Young woman a bottle of sunblock outside on a summer day

We’re all ready to spend some time outdoors and enjoy a little sun after a long and dreary winter.

Whether you’re simply soaking up a few rays during a walk in your neighborhood or heading off to the beach for spring break, you need to protect your skin from UV radiation.

Start with protection

The best thing you can do before heading outside is to make sure you apply sunscreen and reapply after being in the sun for awhile or getting wet. Also, cover your face, ears and eyes with a hat and sunglasses. Too much sun exposure can lead to discoloration or sunspots, wrinkles and even skin cancer.

“Antioxidant serums and vitamin C are also useful in protection against the oxidizing effects of UV exposure,” says Washington University facial plastic surgeon Dr. Gregory Branham. “They combat dangerous free radical formation that leads to damage to the collagen in the skin and can lead to premalignant lesions.”

The physicians of the Washington University Facial Plastic Surgery Center, including Dr. Branham and his partners, Dr. John Chi and Dr. Emily Spataro, know that for many patients, sun exposure over time has already led to some damage, but it’s never too late to prevent and repair the effects of the sun.

How to repair

There are a variety of treatment options available, and the physicians and their team are happy to set up a consultation to tailor your treatment to what best meets your needs, time and budget.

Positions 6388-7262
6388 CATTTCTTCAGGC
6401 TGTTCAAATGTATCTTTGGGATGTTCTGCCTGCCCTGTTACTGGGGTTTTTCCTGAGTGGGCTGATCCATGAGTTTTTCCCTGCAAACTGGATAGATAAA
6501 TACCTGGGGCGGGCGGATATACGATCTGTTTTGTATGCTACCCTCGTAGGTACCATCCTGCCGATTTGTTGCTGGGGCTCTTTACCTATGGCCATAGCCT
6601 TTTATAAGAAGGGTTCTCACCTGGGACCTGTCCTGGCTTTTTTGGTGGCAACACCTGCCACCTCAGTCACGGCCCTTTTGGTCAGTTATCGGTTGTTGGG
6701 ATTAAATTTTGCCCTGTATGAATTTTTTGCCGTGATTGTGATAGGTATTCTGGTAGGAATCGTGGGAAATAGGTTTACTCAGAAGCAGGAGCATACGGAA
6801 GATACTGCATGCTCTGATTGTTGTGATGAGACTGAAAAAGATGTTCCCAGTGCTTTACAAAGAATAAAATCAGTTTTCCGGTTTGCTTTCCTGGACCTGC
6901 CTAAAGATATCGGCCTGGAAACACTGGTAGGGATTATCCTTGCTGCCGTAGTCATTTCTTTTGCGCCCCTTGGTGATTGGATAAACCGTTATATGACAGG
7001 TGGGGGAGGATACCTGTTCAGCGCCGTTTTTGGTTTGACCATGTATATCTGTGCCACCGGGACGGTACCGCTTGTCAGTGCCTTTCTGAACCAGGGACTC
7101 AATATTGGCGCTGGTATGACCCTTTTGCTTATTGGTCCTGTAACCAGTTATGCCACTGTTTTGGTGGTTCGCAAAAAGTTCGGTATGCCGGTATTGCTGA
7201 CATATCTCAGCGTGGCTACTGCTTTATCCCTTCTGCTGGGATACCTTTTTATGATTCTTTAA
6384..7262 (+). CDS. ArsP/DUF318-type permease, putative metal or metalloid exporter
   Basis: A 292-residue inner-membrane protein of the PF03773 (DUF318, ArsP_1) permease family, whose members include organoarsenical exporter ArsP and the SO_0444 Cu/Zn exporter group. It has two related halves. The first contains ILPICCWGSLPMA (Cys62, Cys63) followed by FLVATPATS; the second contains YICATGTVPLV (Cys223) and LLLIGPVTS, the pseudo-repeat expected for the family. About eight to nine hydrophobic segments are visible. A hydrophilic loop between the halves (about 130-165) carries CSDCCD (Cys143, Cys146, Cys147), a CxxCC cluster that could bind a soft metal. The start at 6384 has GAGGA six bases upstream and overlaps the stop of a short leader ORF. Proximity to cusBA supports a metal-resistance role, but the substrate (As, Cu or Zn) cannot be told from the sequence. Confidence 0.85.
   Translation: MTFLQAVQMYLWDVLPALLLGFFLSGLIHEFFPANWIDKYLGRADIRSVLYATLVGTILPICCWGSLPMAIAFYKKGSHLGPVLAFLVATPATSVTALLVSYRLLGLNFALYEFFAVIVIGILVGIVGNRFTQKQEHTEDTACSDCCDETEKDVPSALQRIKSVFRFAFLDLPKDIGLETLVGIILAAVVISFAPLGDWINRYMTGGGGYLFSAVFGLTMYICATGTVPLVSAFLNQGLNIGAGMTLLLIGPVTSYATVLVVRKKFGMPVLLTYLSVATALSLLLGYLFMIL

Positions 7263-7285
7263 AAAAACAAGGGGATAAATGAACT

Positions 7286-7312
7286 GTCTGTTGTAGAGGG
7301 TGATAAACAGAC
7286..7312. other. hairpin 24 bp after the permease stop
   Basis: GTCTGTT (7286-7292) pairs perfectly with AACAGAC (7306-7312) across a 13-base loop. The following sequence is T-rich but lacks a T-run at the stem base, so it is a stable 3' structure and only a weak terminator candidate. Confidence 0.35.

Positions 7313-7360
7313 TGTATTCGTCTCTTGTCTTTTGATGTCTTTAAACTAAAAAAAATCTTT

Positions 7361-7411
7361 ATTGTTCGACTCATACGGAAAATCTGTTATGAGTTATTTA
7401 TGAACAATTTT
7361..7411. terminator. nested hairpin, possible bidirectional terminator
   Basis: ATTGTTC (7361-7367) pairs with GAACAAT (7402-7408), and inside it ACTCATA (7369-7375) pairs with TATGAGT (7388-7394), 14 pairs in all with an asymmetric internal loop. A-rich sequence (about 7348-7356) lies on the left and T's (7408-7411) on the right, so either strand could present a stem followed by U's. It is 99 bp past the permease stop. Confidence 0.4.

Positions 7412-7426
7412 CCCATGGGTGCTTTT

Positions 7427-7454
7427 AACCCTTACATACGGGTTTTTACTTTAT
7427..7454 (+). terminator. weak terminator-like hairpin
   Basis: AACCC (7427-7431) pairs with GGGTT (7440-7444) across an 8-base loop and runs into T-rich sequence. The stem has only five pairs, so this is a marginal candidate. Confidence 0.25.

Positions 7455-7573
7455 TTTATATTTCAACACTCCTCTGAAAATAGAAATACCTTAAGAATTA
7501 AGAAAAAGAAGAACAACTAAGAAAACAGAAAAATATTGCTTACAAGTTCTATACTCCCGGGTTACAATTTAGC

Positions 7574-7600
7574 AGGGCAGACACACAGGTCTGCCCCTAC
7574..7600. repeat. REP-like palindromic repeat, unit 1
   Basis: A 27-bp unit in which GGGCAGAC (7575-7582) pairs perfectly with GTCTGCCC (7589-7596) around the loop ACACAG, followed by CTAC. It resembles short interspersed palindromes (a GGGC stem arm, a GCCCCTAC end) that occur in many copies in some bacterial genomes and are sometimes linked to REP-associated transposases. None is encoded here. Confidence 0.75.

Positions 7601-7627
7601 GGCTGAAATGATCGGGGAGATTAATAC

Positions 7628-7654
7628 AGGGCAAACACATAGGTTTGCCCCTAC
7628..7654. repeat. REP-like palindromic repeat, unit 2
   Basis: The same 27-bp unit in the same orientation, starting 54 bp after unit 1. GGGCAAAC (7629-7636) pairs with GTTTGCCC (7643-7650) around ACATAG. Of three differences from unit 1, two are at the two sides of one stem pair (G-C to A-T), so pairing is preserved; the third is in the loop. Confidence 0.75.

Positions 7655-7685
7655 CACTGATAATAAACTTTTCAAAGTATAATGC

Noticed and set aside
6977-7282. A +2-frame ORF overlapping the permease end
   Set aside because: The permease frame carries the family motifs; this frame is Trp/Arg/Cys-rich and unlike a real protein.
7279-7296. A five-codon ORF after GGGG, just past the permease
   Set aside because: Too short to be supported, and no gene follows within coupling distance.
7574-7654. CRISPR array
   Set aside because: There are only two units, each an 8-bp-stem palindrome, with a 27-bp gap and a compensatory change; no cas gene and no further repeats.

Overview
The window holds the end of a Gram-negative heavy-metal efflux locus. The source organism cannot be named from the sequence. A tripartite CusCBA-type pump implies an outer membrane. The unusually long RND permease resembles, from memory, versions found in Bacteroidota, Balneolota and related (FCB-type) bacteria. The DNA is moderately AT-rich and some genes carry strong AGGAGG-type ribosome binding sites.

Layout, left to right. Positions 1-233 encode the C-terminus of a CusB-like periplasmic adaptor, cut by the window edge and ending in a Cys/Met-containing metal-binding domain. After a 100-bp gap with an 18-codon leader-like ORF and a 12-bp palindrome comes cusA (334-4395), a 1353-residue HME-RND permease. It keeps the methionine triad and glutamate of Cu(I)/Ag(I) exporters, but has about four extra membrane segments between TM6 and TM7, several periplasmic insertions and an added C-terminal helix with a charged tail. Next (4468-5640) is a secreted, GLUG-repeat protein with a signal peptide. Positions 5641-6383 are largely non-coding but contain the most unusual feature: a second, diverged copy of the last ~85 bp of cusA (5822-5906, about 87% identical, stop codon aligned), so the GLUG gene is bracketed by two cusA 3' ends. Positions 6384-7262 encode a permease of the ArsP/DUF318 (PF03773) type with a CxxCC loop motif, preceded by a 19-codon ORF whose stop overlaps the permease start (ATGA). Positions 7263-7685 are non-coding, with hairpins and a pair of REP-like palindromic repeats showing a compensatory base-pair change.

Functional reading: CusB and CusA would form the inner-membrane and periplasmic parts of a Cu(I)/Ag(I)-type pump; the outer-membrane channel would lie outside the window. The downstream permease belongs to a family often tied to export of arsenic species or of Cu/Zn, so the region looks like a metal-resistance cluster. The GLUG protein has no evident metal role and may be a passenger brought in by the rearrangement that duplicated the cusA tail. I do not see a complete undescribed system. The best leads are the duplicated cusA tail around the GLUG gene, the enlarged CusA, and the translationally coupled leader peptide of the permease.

“Treatments can include topicals containing a tretinoin (like Retin-A) and a bleaching agent, such as hydroquinone, to a series of light peels and a daily regimen of antioxidants with bleaching agents as needed,” Dr. Branham explains. “Then there are more aggressive treatments, such as medium-depth peels and laser resurfacing — methods that can achieve a quick and complete result.”

Another new procedure being sought for sun damage treatment is microneedling, which can be combined with energy treatments such as radiofrequency or with serums whose penetration in the skin is enhanced with the microneedling, Dr. Branham adds.

Regardless of what treatment you may choose to repair or reverse sun damage, it’s important to continue good habits of minimizing sun exposure, using sunscreen every day, avoiding tanning and especially tanning beds, covering up in the sun and seeking shade when possible.

There’s no time like the present to commit to good habits and keep your skin safe from the sun.

For more information or to schedule a consultation with the physicians at the Facial Plastic Surgery Center, call 314-996-3880 or click here.